The Practice of Fasting in the New Testament -- By: Curtis C. Mitchell
BSac 147:588 (Oct 90) p. 455
The Practice of Fasting in the New Testament
Professor of Biblical Studies
Talbot School of Theology, La Mirada, California
Is religious fasting a legitimate practice for today? If it is, how and why should it be practiced? This article studies each reference to fasting in the New Testament to seek answers to these questions.
Fasting as Practiced and Taught in the Gospels
Anna’s fasting (Luke 2:37)
The first mention of fasting in the New Testament is in connection with the presentation of the infant Jesus at the temple (cf. Exod 13:2–15; Num 18:15–16). Two godly people, Simeon and Anna, were attracted to the infant. Anna’s constant service to God is called “fastings and prayers” (Luke 2:37). Νηστείαις (“fastings”) has the literal meaning of “not having eaten,” “being without nourishment.”1 The word most generally has the special religious sense of fasting.2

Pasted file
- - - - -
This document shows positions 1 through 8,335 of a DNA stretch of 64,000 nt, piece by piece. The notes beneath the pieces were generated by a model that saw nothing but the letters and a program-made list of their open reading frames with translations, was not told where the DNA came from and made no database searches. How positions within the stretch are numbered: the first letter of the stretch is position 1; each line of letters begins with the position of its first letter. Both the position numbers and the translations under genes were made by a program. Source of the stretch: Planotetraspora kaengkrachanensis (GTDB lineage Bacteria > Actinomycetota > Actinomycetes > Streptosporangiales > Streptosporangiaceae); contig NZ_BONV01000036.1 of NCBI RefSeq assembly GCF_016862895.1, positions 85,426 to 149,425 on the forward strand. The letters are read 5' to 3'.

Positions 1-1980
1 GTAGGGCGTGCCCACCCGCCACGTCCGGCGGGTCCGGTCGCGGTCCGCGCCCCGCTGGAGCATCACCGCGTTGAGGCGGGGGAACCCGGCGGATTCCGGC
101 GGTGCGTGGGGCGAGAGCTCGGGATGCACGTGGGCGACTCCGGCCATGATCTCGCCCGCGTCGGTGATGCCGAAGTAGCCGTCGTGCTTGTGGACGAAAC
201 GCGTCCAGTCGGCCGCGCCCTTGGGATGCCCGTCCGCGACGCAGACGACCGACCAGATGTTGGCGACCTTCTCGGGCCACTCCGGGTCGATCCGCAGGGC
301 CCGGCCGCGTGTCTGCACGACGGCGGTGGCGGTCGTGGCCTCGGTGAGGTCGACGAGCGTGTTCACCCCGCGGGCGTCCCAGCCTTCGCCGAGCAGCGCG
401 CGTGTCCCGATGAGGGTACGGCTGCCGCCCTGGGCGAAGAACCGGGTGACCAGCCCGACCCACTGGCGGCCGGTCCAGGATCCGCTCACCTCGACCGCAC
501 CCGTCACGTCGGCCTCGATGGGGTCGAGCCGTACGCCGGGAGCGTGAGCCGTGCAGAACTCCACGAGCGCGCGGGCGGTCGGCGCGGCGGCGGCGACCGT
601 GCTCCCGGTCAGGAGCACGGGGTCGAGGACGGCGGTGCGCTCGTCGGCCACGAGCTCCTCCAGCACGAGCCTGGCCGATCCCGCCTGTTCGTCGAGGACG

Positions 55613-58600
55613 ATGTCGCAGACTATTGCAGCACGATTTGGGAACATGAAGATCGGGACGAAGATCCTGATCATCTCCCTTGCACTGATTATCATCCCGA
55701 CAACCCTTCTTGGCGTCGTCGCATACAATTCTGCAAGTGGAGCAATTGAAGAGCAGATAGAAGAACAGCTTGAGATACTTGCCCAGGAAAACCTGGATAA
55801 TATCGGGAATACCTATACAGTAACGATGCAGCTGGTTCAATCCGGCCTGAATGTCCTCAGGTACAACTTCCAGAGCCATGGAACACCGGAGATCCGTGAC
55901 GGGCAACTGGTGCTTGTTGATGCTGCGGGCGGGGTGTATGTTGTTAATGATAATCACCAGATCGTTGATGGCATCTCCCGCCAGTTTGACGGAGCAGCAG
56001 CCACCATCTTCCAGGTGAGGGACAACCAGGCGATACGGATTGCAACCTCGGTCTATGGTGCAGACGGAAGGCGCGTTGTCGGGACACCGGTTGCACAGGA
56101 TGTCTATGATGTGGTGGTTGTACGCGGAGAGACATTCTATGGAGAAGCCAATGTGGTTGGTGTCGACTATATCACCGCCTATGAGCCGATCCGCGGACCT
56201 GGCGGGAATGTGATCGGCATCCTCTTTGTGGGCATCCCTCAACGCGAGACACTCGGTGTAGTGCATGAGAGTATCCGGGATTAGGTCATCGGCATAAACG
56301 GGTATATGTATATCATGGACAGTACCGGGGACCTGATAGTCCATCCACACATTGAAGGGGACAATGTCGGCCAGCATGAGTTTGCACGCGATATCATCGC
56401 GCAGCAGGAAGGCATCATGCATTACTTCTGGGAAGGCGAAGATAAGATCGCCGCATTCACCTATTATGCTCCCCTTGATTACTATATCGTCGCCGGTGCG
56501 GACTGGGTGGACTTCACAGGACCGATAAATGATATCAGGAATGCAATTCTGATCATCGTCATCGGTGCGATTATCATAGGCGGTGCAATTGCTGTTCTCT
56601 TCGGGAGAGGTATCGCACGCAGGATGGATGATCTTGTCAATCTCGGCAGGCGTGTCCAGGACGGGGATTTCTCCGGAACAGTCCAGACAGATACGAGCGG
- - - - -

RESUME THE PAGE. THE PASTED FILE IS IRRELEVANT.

In this instance fasting is looked on favorably. It is said to be one way of “serving” God (Anna was “serving night and day with fastings and prayers”). There is no indication that she was required to do this. Rather her “fastings and prayers” were prompted by a felt need. Perhaps she was so burdened that the Messiah come that she spontaneously devoted much of her time to “fastings and prayers.”
BSac 147:588 (Oct 90) p. 456
Jesus practiced fasting when He was tempted by Satan (Matt 4:1–11; Mark 1:12–13; Luke 4:1–4). During these tumultuous 40 days of loneliness, satanic attack, and the presence of wild beasts, “He ate nothing” (Luke 4:2). The phrase οὐκ ἔφαγεν οὐδὲν, with the emphatic negations ὄυκ…οὐδὲν and a constantive aorist, paints a strong assertion: total abstinence from food.3 But was this a fast? Luke did not use the word “fasting,” but Matthew did. He used the aorist participle νηστεύσας (“had fasted,” Matt 4:2), which Vincent contends is used throughout the New Testament to indicate “ab...
Click here to subscribe